From the Petrified Forest National Park, we headed into Flagstaff for errand day, after which we planned to camp in Sedona. We arrived at Red Rock State Park only to learn that camping isn’t allowed there! We spent a couple hours walking on the trails at that park before heading off to nearby Cottonwood where Dead Horse Ranch State Park is located, which does have a campground (a very popular and quite full RV campground).

The odd name for the park came with the land when the state acquired it. The family that sold the land to the state bought it in the 1940’s to relocate from Minnesota. At one of the ranches they considered purchasing they found a dead horse lying by the road. When the father asked his children which ranch they preferred, they said “the one with the dead horse”. The family bought the land and named it “Dead Horse Ranch”. When they sold it to the state in 1973, retaining the name was a condition of the sale. Despite the name, it was a pretty park with many activities in what appears to be a nice town.

I assume this decaying log cabin was the home of the family, though I did not see any information about it.

I assume this decaying log cabin was the home of the family, though I did not see any information about it.

The park has many short hiking trails within the boundaries and connects to longer trails in Coconino National Forest, even one that leads to Red Rock State Park 15 miles away. The park is on a river with canoe/kayak opportunities, offers an orienteering course, horseback rides, and is popular as a fishing destination on its lagoons. The area is the northern edge of the Sonoron desert, where it transitions into the Colorado plateau. The desert landscape is thick with large creosote bushes, which really scented the air. The smell of the creosote bush is said to be the smell of desert rain because the plant has a waxy coating to prevent evaporation, but when moist the coating opens up and releases this characteristic scent. Perhaps it was more humid than normal during our visit; it didn’t rain but the smell of these bushes filled the air in a really pleasant way.

One of the lagoons that is popular for fishing.

One of the lagoons that is popular for fishing.

The park’s lagoons from an overlook in the adjacent Coconino National Forest.

The park’s lagoons from an overlook in the adjacent Coconino National Forest. 

The desert landscape surrounding the campground.

The desert landscape surrounding the campground.

Many of the ridge lines in the area sport this red rock.

A ridge of red rock.

Driving up to the park we discovered that just outside the state park is a city park, with a disc golf course and a skate park, which is basically John’s dream park. Additionally the park had a BMX track, skate hockey rink, playground, ball fields and even a hang glider landing zone!  We spent a day playing disc golf, and John went back the following day with his skateboard while I went for a long hike.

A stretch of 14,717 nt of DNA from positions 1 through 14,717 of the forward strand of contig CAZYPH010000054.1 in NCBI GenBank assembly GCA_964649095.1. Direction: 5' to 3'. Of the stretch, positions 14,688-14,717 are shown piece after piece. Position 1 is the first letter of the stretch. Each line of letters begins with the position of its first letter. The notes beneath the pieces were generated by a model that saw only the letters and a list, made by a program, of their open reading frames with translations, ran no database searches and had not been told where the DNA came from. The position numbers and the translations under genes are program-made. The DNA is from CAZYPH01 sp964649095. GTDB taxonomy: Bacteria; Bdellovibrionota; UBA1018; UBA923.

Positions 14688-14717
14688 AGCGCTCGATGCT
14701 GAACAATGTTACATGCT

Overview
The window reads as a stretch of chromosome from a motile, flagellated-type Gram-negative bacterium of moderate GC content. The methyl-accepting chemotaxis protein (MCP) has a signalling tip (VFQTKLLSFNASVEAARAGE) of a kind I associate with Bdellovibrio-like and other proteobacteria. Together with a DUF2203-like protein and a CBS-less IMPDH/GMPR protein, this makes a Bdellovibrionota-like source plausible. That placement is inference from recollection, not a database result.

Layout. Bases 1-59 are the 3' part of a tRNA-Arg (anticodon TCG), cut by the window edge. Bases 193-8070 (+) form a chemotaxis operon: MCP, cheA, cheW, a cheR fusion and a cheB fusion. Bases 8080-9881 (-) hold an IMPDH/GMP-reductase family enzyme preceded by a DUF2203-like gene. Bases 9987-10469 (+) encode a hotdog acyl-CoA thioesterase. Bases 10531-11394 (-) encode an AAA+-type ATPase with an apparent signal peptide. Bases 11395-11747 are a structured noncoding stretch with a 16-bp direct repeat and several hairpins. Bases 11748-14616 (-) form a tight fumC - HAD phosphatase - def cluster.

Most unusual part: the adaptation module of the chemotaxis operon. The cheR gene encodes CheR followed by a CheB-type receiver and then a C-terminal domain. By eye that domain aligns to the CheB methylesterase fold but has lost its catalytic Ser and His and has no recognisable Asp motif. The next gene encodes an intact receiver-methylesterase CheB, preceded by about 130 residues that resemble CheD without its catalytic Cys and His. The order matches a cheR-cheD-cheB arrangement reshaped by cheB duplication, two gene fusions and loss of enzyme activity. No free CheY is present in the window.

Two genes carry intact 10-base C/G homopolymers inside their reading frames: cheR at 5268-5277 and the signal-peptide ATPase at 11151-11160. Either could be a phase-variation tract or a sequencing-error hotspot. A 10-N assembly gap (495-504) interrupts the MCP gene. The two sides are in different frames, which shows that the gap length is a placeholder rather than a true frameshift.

I had lunch at this view point looking over the town. I tried hard with the binoculars to find John at the skate park, and I could see the ball fields across the street from it, but the trees covered the skate park.

I had lunch at this view point looking over the town. I tried hard with the binoculars to find John at the skate park, and I could see the ball fields across the street from it, but the trees obscured the skate park. 

One of the more intense features at the skate park. The plaque at the park explains that the skate park and BMX track are designed to physically challenge the town’s youth in order to prepare them to be the leaders of the future. They really mean it about the challenging park; the features in the park are very advanced and difficult to use.

One of the more intense features at the skate park. The plaque at the park explains that the skate park and BMX track are designed to physically challenge the town’s youth in order to prepare them to be the leaders of the future. They really mean it about the challenging park; the features in the park are very advanced and difficult to use.

John always teases me about my propensity to want to hike “Bonus Trails” in addition to our planned hike. This sign ALMOST says Bonus trail…I just need a little photo editing help! :)

John always teases me about my propensity to want to hike “Bonus Trails” in addition to our planned hike. This sign ALMOST says Bonus trail…I just need a little photo editing help! 🙂

Since the weather was warm and our schedule was relaxed, I made an effort to restore my yoga habit, and practiced nearly everyday just before sunset. People in the RV campgrounds of state parks tend to walk around and socialize in the morning and around sunset, so this made for a little awkward timing for my yoga practice. People walked by me frequently, staring as they attempted to figure out what I was doing. Despite the looks, I felt great after the practice.

On our final night we decided to have a campfire, only the second on our entire trip. John wanted to cook steak on the fire, so we rode our bikes to the store to pick some up. We took a wrong turn that led us by a bike shop where John tried to get new tires (but they only had one in stock of the correct size), a “farmers market” which turned out to really sell produce from California, several bars and cafes, and we hit a walkable downtown area where we discovered the mistake and turned around. But it was a good mistake, because it showed us a part of the town with a vibrant independent character.

John checking out a huge-wheeled bike at the local bike shop.

John checking out a huge-wheeled bike at the local bike shop.

Dinner by the campfire for our final night.

Dinner by the campfire for our final night.

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